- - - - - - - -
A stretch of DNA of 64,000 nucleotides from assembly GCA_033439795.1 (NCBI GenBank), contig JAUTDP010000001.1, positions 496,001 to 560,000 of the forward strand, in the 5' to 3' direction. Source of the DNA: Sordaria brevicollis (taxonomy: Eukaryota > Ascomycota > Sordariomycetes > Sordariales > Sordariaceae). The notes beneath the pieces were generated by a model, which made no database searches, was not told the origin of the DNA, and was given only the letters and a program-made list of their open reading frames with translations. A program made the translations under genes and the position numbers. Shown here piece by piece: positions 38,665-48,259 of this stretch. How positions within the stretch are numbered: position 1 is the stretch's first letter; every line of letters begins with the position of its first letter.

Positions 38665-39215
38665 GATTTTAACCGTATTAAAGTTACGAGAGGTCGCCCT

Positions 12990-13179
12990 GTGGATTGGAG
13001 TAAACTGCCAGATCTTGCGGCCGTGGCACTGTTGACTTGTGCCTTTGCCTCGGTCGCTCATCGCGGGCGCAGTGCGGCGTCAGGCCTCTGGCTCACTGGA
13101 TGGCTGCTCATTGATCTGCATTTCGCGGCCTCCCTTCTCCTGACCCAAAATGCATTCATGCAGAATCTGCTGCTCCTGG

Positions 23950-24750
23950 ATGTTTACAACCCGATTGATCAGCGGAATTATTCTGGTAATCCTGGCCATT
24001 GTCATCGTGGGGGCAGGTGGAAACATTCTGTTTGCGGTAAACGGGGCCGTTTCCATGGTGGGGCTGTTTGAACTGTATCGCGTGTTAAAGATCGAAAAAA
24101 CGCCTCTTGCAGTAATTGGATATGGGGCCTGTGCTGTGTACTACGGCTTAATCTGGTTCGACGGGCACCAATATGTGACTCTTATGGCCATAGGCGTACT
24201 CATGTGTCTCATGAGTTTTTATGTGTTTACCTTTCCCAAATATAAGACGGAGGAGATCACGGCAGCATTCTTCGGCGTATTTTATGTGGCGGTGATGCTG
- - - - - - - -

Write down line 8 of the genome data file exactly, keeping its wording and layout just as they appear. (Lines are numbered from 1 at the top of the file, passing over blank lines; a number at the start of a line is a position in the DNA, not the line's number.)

Positions 23950-24750